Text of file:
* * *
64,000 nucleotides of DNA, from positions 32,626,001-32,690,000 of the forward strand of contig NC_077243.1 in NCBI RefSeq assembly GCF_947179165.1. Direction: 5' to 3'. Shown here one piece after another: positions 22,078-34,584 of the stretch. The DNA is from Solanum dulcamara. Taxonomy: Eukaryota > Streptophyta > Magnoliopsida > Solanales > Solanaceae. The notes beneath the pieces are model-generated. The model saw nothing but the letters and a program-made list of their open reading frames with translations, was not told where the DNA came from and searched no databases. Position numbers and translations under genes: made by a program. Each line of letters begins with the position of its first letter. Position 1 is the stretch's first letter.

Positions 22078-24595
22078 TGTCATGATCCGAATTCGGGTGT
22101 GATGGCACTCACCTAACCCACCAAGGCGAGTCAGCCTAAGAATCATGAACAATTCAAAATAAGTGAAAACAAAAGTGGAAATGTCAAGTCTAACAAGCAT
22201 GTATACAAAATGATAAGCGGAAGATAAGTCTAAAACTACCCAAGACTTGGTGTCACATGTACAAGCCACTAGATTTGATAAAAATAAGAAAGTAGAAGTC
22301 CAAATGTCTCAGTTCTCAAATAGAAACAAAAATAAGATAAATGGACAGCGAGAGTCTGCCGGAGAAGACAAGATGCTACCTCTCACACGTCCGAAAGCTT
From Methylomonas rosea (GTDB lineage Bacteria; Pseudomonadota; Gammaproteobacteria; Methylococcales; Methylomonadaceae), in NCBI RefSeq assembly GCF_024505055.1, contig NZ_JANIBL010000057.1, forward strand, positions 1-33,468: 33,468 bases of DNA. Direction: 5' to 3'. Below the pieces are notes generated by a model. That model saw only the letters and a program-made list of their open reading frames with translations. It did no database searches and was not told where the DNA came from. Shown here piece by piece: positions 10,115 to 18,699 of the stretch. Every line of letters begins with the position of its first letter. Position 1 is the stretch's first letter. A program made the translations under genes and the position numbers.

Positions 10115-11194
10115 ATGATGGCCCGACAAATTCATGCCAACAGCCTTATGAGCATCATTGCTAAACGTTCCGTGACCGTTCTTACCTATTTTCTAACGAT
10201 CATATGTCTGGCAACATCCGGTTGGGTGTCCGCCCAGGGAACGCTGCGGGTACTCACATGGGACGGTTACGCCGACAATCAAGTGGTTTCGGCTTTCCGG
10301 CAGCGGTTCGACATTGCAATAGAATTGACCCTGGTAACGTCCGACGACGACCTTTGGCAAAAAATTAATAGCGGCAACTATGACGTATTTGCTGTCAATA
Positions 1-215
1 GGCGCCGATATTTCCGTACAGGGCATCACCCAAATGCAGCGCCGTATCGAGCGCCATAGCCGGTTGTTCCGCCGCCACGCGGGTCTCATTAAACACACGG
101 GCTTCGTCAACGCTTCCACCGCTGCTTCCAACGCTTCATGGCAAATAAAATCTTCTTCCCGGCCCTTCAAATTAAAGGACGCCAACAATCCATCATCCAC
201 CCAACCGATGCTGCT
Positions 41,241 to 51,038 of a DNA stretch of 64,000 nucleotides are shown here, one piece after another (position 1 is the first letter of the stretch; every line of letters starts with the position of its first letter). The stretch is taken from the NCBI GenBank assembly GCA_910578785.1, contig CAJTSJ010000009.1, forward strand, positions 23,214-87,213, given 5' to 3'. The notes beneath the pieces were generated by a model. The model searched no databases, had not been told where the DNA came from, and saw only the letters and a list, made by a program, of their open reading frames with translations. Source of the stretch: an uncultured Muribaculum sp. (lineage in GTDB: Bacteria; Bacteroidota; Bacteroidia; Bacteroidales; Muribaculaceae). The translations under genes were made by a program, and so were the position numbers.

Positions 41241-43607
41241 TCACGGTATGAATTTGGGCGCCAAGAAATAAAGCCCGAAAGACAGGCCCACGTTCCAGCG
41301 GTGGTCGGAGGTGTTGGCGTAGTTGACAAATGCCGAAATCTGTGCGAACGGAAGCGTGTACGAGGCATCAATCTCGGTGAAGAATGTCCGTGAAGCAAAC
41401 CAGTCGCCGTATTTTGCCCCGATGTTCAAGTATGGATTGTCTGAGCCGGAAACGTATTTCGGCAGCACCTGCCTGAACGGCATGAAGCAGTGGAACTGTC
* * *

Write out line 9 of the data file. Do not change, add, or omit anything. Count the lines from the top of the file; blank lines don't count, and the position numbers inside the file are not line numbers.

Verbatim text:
10115 ATGATGGCCCGACAAATTCATGCCAACAGCCTTATGAGCATCATTGCTAAACGTTCCGTGACCGTTCTTACCTATTTTCTAACGAT